The e-Privacy Regulation has been a long time coming. It aimed to come into force alongside the EU’s General Data Protection Regulation in 2018 but has stalled for years. The e-Privacy Regulation would create privacy rules for traditional electronic communications services and entities that weren’t covered by the former law, the e-Privacy Directive, such as WhatsApp, Facebook Messenger, and Skype.
It would create stronger rules on electronic communication’s privacy, and it would apply to not only communications content but “metadata,” that is, data that describes other data. Under ePrivacy, service providers and electronic communications networks have to get prior consent from the user before processing their electronic communications metadata.
It would also, importantly, create simpler rules on cookies. It would allow users to consent or deny tracking cookies at the browser level, and it would also clarify that websites do not need to get consent for what is called “non-privacy intrusive cookies.” Those cookies allow website features like “shopping carts” to keep track of what a user has ordered. It would also require that organizations allow end-users to withdraw their previously-granted consent at least once per year.
The EU’s Artificial Intelligence Act would apply to any company doing business in the EU that develops or adopts machine-learning-based software. It would apply extraterritorially, meaning the law will cover companies based elsewhere if they have customers or users inside the EU.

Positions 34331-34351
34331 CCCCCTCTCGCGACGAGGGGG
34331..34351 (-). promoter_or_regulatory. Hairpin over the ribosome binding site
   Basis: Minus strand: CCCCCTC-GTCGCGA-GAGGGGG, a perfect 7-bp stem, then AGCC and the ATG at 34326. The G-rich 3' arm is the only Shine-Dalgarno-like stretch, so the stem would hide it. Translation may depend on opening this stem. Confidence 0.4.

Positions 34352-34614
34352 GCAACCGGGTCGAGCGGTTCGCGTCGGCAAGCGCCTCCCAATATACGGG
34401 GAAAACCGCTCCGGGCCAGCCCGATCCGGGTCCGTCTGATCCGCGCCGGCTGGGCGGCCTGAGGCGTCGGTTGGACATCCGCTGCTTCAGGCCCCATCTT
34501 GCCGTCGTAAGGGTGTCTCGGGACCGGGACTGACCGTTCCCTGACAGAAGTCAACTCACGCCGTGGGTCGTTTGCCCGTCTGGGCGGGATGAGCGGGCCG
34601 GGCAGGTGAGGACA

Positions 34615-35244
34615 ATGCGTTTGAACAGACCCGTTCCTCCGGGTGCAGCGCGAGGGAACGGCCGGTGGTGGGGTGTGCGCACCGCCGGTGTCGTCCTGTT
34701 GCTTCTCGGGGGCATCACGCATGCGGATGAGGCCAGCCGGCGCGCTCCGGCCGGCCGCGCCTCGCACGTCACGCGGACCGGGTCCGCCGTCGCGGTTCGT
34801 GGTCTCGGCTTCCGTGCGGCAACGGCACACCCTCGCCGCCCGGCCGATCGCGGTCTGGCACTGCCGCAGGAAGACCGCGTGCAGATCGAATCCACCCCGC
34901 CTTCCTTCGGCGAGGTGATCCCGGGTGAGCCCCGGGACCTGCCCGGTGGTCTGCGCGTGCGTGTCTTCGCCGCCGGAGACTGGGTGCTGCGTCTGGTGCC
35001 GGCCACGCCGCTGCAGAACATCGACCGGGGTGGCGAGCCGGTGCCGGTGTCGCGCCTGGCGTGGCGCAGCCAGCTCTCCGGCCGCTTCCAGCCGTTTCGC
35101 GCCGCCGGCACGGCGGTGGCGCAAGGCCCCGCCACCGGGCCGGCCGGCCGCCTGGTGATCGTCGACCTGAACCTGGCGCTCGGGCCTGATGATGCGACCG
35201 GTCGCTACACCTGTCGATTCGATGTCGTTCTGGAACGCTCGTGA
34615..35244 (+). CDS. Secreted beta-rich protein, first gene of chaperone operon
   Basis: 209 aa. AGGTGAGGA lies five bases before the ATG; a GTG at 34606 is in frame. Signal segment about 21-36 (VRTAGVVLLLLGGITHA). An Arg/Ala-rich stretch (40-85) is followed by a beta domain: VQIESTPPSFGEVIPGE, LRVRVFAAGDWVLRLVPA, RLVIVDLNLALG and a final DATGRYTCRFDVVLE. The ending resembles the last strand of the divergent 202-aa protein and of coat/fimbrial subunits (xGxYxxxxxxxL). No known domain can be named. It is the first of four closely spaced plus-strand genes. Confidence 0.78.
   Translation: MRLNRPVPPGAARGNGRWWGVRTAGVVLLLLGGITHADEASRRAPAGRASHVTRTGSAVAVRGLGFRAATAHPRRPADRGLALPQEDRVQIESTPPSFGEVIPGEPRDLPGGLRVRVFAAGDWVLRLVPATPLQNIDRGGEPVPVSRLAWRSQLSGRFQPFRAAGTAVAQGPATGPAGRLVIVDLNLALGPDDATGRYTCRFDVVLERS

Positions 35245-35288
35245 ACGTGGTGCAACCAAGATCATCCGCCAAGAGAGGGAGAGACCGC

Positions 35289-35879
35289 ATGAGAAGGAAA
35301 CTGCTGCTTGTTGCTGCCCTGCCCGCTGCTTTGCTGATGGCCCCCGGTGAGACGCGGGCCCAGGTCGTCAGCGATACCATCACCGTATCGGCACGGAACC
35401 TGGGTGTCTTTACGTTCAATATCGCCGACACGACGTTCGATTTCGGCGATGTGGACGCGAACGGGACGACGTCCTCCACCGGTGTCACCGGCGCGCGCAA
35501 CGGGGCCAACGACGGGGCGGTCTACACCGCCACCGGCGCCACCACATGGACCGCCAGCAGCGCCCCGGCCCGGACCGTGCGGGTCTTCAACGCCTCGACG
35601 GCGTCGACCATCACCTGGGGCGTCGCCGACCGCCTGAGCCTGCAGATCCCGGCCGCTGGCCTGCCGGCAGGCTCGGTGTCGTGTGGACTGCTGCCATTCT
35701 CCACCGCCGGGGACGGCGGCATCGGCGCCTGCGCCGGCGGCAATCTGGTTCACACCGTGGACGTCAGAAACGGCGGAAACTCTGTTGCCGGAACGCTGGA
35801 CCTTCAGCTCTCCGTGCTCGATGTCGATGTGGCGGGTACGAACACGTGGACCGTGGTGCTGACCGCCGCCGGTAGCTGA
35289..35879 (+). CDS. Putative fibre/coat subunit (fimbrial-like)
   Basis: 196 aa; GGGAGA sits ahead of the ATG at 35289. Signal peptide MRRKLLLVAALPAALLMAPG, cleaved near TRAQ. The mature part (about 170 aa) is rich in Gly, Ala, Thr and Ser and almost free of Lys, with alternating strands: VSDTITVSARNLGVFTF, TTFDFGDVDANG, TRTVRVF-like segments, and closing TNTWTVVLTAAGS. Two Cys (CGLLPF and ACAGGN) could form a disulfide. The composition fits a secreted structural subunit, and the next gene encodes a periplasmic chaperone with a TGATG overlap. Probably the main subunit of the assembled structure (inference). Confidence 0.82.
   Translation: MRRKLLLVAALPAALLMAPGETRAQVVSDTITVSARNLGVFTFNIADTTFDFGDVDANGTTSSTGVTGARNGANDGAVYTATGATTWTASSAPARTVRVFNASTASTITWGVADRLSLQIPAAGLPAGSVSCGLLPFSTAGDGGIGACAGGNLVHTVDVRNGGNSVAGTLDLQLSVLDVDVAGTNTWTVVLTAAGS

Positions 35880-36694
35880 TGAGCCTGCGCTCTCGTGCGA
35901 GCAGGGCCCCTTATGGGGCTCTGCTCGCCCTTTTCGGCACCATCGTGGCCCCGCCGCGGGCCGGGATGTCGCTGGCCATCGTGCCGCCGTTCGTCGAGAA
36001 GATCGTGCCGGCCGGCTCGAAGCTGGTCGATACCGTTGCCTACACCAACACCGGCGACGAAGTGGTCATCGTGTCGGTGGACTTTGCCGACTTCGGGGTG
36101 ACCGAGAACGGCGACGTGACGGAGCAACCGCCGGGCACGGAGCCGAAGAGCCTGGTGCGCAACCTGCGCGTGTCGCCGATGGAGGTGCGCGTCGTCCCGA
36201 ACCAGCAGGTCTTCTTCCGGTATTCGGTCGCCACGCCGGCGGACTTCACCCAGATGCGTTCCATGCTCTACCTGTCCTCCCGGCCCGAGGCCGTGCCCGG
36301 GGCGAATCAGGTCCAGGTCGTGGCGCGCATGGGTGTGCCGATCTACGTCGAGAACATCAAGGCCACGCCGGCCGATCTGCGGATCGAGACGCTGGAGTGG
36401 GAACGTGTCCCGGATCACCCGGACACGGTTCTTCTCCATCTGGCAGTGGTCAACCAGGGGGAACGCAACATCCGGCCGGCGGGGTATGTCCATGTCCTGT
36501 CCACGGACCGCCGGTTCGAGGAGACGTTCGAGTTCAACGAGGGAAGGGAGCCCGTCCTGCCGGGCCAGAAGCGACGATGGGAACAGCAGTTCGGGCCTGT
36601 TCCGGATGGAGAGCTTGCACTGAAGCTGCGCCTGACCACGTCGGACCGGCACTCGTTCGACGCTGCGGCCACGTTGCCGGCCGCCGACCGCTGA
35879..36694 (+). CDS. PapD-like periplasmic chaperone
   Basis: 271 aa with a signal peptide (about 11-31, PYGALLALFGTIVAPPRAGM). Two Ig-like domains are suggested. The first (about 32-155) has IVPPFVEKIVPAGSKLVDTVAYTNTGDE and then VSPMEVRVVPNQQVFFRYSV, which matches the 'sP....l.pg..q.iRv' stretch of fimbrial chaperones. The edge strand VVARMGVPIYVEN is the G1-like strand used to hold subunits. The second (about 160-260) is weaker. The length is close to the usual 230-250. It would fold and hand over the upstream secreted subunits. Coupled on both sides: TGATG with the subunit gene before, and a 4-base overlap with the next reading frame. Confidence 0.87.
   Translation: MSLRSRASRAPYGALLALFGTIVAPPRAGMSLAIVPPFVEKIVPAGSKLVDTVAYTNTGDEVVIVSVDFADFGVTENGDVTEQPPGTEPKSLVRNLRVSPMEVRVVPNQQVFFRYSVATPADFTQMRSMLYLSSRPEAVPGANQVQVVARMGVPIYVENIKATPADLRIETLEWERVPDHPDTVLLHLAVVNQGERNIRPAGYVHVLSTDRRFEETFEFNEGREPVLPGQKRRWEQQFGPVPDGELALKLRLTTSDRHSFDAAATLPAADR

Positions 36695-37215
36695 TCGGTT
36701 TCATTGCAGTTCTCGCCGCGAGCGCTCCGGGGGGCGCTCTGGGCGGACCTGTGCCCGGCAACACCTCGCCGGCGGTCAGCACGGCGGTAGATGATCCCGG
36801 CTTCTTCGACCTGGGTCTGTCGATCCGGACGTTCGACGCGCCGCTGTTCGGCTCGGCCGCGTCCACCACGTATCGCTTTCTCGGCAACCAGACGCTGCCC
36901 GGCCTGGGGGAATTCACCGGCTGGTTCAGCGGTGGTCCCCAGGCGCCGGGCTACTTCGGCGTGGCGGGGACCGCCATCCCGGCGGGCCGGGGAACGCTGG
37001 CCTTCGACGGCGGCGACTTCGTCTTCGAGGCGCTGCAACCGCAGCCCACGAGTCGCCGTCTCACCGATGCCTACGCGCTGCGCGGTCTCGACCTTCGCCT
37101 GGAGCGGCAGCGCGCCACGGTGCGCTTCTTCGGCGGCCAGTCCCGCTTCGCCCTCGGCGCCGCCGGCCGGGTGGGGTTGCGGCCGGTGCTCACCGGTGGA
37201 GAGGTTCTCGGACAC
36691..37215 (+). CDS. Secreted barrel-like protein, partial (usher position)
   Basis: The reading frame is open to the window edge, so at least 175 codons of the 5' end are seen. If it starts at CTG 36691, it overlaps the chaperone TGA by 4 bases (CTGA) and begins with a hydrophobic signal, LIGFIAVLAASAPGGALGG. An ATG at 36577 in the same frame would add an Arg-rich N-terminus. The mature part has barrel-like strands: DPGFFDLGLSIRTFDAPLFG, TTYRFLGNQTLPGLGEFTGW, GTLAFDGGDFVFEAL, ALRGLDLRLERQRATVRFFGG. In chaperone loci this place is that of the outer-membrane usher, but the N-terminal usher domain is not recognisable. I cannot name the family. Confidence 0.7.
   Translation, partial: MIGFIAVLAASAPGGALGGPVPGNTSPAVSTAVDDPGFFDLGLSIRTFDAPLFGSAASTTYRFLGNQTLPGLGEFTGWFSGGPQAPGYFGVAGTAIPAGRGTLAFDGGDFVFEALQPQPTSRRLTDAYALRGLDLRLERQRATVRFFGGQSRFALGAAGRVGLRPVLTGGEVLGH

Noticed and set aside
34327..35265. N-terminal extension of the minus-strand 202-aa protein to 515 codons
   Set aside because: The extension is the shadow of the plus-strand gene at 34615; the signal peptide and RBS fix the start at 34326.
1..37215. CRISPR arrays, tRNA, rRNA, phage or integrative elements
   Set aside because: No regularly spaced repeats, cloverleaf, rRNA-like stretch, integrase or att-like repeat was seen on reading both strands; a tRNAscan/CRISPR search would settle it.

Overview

The AI Act would ban the following:
- Techniques used to manipulate a person’s behavior in a manner that could cause mental or physical harm.
- AI systems that could exploit vulnerable groups based on age, physical or mental disability.
- AI systems that provide real-time remote biometric data in publicly accessible spaces by law enforcement.
Brazil's General Law for the Protection of Personal Data (LGPD)Brazil's data protection law (Lei Geral de Proteção de Dados Pessoais in Portuguese, or LGPD) came into effect in 2020. It contains provisions similar to the GDPR and aims to regulate the treatment of personal data of all individuals or natural persons in Brazil. That means, like the GDPR, even if your company isn't based in Brazil, if you process the data of Brazilian residents, it applies to you.
Companies and groups that do not follow the law’s terms and directives may receive a fine such as 2% of their sales revenue, or even up to $50 million Brazilian Real (approximately $12 million USD).
ConsentUnder the LGPD, personal data can be processed either with a data subject's consent or when:
- It must be processed to comply with a legal obligation.
- It's necessary for the public administration to execute public policies.
- For research purposes.
- To protect the life or physical safety of the data subject.
Data breach notificationIn the case of a data breach, data controllers must notify the National Data Protection Authority within a "reasonable time" from when the breach occurs if there's a potential for risk or damage to the data subjects involved.
Data subjects' rightsRights granted to Brazilian subjects allow them to:
- Confirm the existence of treatment.
- Access their data.
- Correct incomplete, inaccurate or outdated data.
- Take their data to another service provider or product (data portability).
- Delete their data.
- Have knowledge of any public and private entities with whom the controller has shared their data.
- Receive information on what happens if they do not provide consent to the processing of their data.
- Revoke consent to the processing of their data.
These rights are similar to those granted under the GDPR.